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Acculturation Identity and Educational Attainment

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  • Nekby, Lena

    ()
    (Stockholm University)

  • Rödin, Magnus

    ()
    (Stockholm University)

  • Özcan, Gülay

    ()
    (Stockholm University)

Abstract

This paper explores the identity formation of a cohort of students with immigrant backgrounds in Sweden and the consequences of identity for subsequent educational attainment. Unique for this study is that identity is defined according to a two-dimensional acculturation framework based on both strength of identity to the (ethnic) minority and to the (Swedish) majority culture. Results indicate that integrated men are associated with significantly higher levels of education than assimilated men. No differences in educational attainment are found between the assimilated and the integrated for women. These results put into question the premise of oppositional identities, i.e., a trade-off between ethnic identity and educational achievement, among immigrants in Sweden.

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Bibliographic Info

Paper provided by Institute for the Study of Labor (IZA) in its series IZA Discussion Papers with number 3172.

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Length: 41 pages
Date of creation: Nov 2007
Date of revision:
Handle: RePEc:iza:izadps:dp3172

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Keywords: education; ethnic identity; ethnic minorities; acculturation;

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  1. Laura Zimmermann & Liliya Gataullina & Amelie Constant & Klaus F. Zimmermann, 2006. "Human Capital and Ethnic Self-Identification of Migrants," Discussion Papers of DIW Berlin 616, DIW Berlin, German Institute for Economic Research.
  2. Amelie Constant & Klaus F. Zimmermann, 2007. "Measuring Ethnic Identity and Its Impact on Economic Behavior," Discussion Papers of DIW Berlin 721, DIW Berlin, German Institute for Economic Research.
  3. Battu, Harminder & Mwale, McDonald & Zenou, Yves, 2005. "Oppositional Identities and the Labor Market," Working Paper Series, Research Institute of Industrial Economics 649, Research Institute of Industrial Economics.
  4. Nekby, Lena & Rödin, Magnus, 2007. "Acculturation Identity and Labor Market Outcomes," Research Papers in Economics, Stockholm University, Department of Economics 2007:7, Stockholm University, Department of Economics.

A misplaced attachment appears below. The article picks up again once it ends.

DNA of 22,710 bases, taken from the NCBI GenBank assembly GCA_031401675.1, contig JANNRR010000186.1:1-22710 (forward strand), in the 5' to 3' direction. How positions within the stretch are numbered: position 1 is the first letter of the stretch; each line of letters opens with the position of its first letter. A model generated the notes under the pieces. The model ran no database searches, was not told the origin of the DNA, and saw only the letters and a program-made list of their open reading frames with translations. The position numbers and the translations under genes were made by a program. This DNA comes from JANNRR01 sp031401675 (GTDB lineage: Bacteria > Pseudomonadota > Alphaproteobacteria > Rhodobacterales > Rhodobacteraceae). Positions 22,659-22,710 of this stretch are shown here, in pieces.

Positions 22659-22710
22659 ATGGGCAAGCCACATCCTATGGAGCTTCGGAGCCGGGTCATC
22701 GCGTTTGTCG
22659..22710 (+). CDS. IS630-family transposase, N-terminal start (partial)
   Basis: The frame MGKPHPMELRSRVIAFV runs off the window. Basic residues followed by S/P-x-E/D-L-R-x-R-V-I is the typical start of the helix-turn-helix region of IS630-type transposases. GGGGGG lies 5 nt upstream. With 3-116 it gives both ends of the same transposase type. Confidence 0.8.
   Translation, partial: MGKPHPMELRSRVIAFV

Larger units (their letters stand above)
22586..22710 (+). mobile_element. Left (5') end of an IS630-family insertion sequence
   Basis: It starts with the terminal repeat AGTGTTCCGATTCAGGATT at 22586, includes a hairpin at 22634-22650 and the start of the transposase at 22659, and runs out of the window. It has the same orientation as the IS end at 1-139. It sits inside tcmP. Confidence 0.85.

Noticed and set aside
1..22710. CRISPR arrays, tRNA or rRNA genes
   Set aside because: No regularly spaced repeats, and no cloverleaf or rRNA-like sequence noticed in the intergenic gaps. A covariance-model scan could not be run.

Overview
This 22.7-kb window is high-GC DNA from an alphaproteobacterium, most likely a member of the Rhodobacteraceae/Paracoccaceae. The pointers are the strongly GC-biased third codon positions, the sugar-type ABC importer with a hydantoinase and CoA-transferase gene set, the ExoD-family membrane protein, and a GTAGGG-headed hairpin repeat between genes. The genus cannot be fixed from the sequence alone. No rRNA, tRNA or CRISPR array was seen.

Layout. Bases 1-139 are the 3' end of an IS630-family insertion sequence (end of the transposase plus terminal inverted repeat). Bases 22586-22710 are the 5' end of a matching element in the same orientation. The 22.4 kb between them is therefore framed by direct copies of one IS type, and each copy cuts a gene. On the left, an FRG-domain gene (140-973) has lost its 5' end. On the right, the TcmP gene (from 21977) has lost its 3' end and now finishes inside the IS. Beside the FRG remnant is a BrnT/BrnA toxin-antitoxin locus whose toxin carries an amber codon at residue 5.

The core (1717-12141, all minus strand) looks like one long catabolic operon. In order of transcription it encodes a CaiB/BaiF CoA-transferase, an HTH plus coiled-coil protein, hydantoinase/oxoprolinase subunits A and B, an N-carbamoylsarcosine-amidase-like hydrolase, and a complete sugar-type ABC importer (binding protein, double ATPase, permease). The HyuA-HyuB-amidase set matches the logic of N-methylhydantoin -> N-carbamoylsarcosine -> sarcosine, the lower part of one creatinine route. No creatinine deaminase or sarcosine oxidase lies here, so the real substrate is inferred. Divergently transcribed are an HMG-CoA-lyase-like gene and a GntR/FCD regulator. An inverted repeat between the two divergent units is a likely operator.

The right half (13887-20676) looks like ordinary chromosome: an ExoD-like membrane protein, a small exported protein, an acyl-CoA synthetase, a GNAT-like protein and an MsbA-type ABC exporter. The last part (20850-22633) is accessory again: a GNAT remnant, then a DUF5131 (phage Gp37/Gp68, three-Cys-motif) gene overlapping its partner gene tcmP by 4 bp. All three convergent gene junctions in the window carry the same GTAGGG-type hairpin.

5. George A. Akerlof & Rachel E. Kranton, 2002. "Identity and Schooling: Some Lessons for the Economics of Education," Journal of Economic Literature, American Economic Association, vol. 40(4), pages 1167-1201, December.
  6. Patacchini, Eleonora & Zenou, Yves, 2006. "Racial Identity and Education," IZA Discussion Papers 2046, Institute for the Study of Labor (IZA).
  7. David Austen-Smith & Roland G. Fryer, 2005. "An Economic Analysis of "Acting White"," The Quarterly Journal of Economics, MIT Press, MIT Press, vol. 120(2), pages 551-583, May.
  8. Zimmermann, Klaus F., 2007. "Migrant Ethnic Identity: Concept and Policy Implications," IZA Discussion Papers 3056, Institute for the Study of Labor (IZA).
  9. Mason, Patrick L., 2004. "Annual income, hourly wages, and identity Among Mexican Americans and other Latinos," MPRA Paper 11326, University Library of Munich, Germany.
  10. Constant, Amelie F. & Gataullina, Liliya & Zimmermann, Klaus F., 2006. "Gender, Ethnic Identity and Work," IZA Discussion Papers 2420, Institute for the Study of Labor (IZA).
  11. Howard Bodenhorn & Christopher S. Ruebeck, 2003. "The Economics of Identity and the Endogeneity of Race," NBER Working Papers 9962, National Bureau of Economic Research, Inc.
  12. Darity, William Jr. & Mason, Patrick L. & Stewart, James B., 2006. "The economics of identity: The origin and persistence of racial identity norms," Journal of Economic Behavior & Organization, Elsevier, Elsevier, vol. 60(3), pages 283-305, July.
  13. Roland G. Fryer, Jr. & Paul Torelli, 2005. "An Empirical Analysis of 'Acting White'," NBER Working Papers 11334, National Bureau of Economic Research, Inc.
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